The researchers accounted for factors such as medical history, smoking, use of dietary supplements, and physical activity, which can affect the risk for heart disease and stroke.

One U.S. dietitian noted that there are benefits to vegetarian diets — as long as you include vitamins that may be lacking.

“Vegans and strict vegetarians need to be mindful of obtaining certain nutrients, such as vitamin B12, vitamin D and omega-3 fatty acids from their diet and supplements,” said Samantha Heller, a senior clinical nutritionist at NYU Langone Medical Center in New York City.

Not getting enough of these nutrients may increase the risk of certain health problems, she said.

“That said, a more plant-based approach to eating helps reduce the risk of diseases such as cardiovascular disease, certain cancers and type 2 diabetes,” Heller said.

“You can’t go wrong cutting back on red and processed meats such as beef, pork and ham and adding lentils, chickpeas, tofu, broccoli, spinach or cauliflower to your meals,” Heller advised.

Source: HealthDay


Today’s Comic

In Pictures: Home-cooked Vegetarian and Vegan Dishes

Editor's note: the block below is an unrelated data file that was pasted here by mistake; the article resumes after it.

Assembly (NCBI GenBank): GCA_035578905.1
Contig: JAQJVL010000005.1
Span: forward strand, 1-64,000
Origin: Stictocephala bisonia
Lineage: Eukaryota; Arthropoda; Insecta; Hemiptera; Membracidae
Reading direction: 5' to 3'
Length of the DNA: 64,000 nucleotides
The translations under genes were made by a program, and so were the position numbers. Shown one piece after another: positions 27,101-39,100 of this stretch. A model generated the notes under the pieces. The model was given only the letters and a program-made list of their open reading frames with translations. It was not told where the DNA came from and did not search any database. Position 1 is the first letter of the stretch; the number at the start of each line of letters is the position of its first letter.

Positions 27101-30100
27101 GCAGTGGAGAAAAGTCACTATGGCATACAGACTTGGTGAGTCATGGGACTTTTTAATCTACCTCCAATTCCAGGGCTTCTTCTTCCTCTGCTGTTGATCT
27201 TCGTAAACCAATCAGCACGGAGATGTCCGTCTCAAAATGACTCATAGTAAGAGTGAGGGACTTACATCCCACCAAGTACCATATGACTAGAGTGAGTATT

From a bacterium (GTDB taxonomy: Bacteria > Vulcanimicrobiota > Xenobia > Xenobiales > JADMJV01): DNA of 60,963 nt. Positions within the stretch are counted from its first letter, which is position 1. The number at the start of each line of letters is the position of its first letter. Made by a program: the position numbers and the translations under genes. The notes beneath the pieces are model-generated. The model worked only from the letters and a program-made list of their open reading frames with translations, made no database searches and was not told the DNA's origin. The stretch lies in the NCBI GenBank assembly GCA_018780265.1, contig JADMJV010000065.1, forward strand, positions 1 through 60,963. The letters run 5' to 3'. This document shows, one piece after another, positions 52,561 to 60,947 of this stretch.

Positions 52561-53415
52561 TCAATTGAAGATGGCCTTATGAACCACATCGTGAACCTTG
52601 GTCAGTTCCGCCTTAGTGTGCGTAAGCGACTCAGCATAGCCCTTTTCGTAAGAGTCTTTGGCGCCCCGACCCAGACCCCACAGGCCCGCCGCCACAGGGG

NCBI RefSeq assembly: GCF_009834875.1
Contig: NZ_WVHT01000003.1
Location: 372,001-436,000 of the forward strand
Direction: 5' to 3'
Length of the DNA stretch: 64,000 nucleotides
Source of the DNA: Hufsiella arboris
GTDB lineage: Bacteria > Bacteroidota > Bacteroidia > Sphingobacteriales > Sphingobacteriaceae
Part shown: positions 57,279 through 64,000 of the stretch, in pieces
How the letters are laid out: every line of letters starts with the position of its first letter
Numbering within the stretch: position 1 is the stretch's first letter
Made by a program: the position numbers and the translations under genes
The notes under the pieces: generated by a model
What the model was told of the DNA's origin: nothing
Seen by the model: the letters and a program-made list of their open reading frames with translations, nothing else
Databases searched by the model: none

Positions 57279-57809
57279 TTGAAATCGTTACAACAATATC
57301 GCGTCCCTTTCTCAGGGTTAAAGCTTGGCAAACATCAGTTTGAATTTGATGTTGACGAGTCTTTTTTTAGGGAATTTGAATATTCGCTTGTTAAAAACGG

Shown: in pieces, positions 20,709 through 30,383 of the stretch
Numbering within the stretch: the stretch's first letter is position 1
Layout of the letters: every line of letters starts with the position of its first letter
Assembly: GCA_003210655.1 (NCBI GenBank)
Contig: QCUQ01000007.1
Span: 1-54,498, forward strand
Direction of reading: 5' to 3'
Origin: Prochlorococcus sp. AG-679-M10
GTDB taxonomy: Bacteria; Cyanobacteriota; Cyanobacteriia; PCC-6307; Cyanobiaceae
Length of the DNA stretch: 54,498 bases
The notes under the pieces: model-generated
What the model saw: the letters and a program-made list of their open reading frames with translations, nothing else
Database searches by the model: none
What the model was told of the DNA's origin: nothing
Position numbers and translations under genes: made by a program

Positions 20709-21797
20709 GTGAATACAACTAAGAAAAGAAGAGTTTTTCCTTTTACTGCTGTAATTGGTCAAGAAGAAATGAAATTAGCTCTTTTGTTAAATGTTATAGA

Vegan pad thai with peanut butter and purple sprouting broccoli

Celery and peanut wontons with chilli soy sauce

Vegan tomato curry

Vegan black rice salad with blistered broccoli and miso dressing

Vegan new potato, chard and coconut curry

Paneer, spinach and tomato salad

What’s for Lunch?

Organic Vegetarian Set Lunch at Vegacafe Lotus in Toyohashi City, Japan

The Menu

  • Tofu, Barley and Millet Patty
  • Potato Skin with Soy Protein and Purple Onion
  • Steamed Vegetables and Mushroom
  • Spanish-style Marinated Carrot
  • Eggplant and Zucchini with Sesame Sauce
  • Wakame and Cucumber with Plum Dressing
  • Assorted Beans Salad
  • Veggie Soup
  • Cooked Sprouted Brown Rice

New Vegetarian and Vegan Snacks

Satisfied Snacks, a new-to-market snack food company, is debuting its first product called Roughs.

The company says Roughs takes the healthy ingredients of a salad and turns it into a light crispy wafer. It contains no potato, corn, wheat, rice, oil or added sugar and the snacks are dried not fried.

The range includes: Beetroot and Goat’s Cheese, Tomato and Feta, Red Pepper and Walnut (vegan) and Carrot and Kimchi (vegan). All are handmade in the production kitchen in the UK.

Founder and chief executive of Satisfied Snacks, Heather Daniell, said: “Driven by the lack of healthy and tasty snack options I had to choose from – I created a solution which is delicious, convenient to eat on the go, packed full of healthy and natural ingredients and doesn’t make any compromises.”

Source: Talking Retail

What’s for Lunch?

Vegetarian Set Lunch at Cafe Lotus in Toyohashi, Japan

The Menu

  • Stri-fry Burdock in Coconut Oil
  • Vegetables with Sake Lees Paste
  • Agar Jelly of Bean Sprout and Long Yam
  • Fried Tofu with Pickles
  • Stir-fried Cabbage with Red Miso Sauce
  • Stir-fried Bamboo Shoot with Olive Oil
  • Seeweed Salad
  • Mushroom and Leek Soup
  • Sprouted Brown Rice